CEO Harley Lippman is confidant that Genesis10 can help U.S. businesses fill tech jobs in the U.S. Below is an article from the Wall Street Journal about the recent immigration reform discussions hosted by Lippman:
RED-STATE SENATORS CONFIDENT IN IMMIGRATION REFORM PASSAGE
Article by Michael Hickins
NEW YORK—Senator Mark Begich (D-Alaska) told CIO Journal Monday he believes “the Senate will come out with a bipartisan [immigration reform] bill.” But he has not committed himself to supporting the bill unless it also strengthens border security, and includes a “meaningful and responsible pathway to citizenship.”
Senator Mark Pryor (D-Ark.), in a separate interview Monday, also predicted passage but refused to commit himself to supporting it until the bill, with its amendments, is sent for a full vote by the Senate Judiciary Committee. Ideally, he said, the bill should reflect a broad consensus and gain passage with “north of 70 votes.”
Immigration reform is a priority for businesses looking to expand the number of non-U.S. workers they can hire, notably for jobs requiring strong technology skills. The bill has been in “mark-up” since last week, giving Judiciary committee members a chance to offer amendments. The process is expected to continue Tuesday. Senators of Republican-leaning states such as Alaska and Arkansas are facing pressure from conservative groups on immigration reform, and both Mr. Begich and Mr. Pryor are running for reelection in 2014 in states where immigration reform is largely unpopular. A broad bipartisan bill would doubtless help both senators defend votes in favor of the bill.
Mr. Pryor said immigration reform is “long overdue” but said his support for the bill is contingent on it containing enforcement processes. Mr. Pryor said he has read the summary of the bill, but not the entirety of the proposed measure, which he said is 800 pages long. He said he’ll read it in its entirety once the final bill reaches the Senate floor, and will decide whether to support it based on “how it’s all going to work in the real world.”
Separately, Mr. Begich also cited enforcement as a prerequisite for his support for the measure. As the WSJ’s Sara Murray reported last month, approximately 40% of undocumented workers in the U.S. arrived legally under visas that have since expired.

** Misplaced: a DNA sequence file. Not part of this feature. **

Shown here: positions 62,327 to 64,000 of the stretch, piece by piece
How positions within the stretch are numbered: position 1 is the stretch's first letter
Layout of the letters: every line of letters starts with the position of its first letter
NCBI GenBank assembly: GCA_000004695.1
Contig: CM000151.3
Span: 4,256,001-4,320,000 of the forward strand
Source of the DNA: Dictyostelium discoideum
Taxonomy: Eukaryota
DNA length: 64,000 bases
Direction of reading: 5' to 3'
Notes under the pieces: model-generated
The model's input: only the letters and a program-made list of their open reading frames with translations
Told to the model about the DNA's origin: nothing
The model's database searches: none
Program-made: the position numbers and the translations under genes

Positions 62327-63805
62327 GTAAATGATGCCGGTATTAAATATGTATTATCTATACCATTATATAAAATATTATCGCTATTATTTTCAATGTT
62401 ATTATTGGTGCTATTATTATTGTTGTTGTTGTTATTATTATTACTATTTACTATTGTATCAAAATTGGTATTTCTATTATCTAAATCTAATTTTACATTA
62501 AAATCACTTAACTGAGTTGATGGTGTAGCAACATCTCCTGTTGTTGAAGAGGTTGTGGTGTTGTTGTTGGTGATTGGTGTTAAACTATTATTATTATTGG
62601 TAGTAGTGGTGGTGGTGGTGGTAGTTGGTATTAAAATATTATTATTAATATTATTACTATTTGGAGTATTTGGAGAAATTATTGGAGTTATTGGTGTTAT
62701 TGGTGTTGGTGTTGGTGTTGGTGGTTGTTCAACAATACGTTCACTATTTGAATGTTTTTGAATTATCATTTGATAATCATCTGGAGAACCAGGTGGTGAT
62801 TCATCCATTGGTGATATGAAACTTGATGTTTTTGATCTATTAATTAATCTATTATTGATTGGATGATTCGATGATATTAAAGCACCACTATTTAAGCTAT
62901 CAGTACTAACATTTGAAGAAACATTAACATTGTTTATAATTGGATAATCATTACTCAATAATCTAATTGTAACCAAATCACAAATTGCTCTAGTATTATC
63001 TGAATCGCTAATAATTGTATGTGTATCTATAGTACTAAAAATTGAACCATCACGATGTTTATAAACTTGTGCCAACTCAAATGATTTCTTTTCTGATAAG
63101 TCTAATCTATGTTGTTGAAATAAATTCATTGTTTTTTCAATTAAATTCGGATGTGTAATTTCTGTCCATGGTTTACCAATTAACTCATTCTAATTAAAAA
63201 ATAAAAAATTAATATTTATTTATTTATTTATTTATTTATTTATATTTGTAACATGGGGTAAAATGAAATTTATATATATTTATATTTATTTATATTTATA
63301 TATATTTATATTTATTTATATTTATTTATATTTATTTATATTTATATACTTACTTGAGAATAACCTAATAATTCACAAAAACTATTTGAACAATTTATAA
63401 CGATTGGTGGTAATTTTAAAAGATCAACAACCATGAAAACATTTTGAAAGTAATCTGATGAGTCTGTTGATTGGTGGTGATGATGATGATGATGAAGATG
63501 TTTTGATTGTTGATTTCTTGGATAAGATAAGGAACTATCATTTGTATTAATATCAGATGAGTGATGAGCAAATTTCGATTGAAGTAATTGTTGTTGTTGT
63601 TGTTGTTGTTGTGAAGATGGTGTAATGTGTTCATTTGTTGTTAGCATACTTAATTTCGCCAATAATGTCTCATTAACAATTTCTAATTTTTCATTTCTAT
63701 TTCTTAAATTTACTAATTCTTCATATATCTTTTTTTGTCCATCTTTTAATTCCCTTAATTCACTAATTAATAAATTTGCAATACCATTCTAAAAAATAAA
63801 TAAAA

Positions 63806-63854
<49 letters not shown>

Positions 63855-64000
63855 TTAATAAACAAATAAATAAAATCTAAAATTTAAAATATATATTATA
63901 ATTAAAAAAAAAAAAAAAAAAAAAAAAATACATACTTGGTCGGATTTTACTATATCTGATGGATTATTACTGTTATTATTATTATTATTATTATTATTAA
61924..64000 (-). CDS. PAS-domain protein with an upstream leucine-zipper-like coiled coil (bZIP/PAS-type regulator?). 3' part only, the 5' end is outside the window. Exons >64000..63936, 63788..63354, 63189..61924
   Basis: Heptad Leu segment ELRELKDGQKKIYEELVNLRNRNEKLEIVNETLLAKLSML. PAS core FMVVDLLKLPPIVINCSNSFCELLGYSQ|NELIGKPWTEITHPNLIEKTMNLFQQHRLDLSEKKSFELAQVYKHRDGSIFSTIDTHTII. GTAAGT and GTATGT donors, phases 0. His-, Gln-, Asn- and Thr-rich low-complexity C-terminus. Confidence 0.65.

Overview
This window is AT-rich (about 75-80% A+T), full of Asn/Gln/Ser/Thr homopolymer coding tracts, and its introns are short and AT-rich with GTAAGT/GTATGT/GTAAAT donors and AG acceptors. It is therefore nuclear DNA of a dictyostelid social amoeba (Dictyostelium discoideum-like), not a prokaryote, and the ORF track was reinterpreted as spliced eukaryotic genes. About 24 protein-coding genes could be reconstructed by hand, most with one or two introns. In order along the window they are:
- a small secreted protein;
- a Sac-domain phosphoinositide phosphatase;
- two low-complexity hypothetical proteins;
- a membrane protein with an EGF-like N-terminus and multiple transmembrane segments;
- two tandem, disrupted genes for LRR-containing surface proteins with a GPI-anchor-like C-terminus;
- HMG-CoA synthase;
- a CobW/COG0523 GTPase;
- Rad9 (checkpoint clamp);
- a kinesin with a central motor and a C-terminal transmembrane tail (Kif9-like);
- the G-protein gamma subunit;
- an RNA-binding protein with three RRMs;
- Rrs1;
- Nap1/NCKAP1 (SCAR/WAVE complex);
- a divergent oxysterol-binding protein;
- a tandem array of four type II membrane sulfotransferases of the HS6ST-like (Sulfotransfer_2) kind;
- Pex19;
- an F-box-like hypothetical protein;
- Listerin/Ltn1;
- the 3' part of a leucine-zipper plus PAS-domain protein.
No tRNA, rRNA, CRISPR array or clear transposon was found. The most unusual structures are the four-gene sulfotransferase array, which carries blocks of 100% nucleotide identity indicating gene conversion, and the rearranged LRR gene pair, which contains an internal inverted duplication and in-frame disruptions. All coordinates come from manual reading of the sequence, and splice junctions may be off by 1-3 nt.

As CIO Journal reported, the cap for high-skilled worker applications was reached faster this year than any time since 2008. The government has recently pursued a number of cases against outsourcing companies, notably Infosys Ltd. , which is accused of bringing in workers with fraudulent documentation.
Mr. Pryor said any reform should consider job categories in different lights; “I’m not sure there’s a need” to raise the number of work visas for construction workers and said “we need a cap on H1-B visas” overall. He said reform should reflect a difference between white collar jobs and blue collar jobs, which he said are affected differently by immigration reform. “Technology is the white collar part of the immigration question,” he said.
Mr. Begich said immigration reform would not only help companies fill jobs that are currently open, but encourage foreign students educated in the U.S. to “build their companies here… [and] invest in the country and grow the economy.”
Mr. Pryor credited New York Sen. Charles Schumer (D-NY) for trying to develop a broad consensus over the bill. “I don’t want to see a party-line vote,” he told CIO Journal. He said the bill is dividing the Republican caucus in Congress because while many social conservatives oppose reform, “the business community is in a very different place.”
According to a recent article in the National Review, only 32% of Alaskans and 24% of Arkansans, respectively, support a version of the bill along the lines favored by Sen. Schumer and the so-called Gang of Eight.
The meetings were hosted by Harley Lippman, CEO of Genesis 10, a technology services and domestic outsourcing company based in New York. Mr. Lippman says he supports immigration reform, but is skeptical that U.S. businesses won’t be able fill technology jobs unless H1-B visa caps are raised.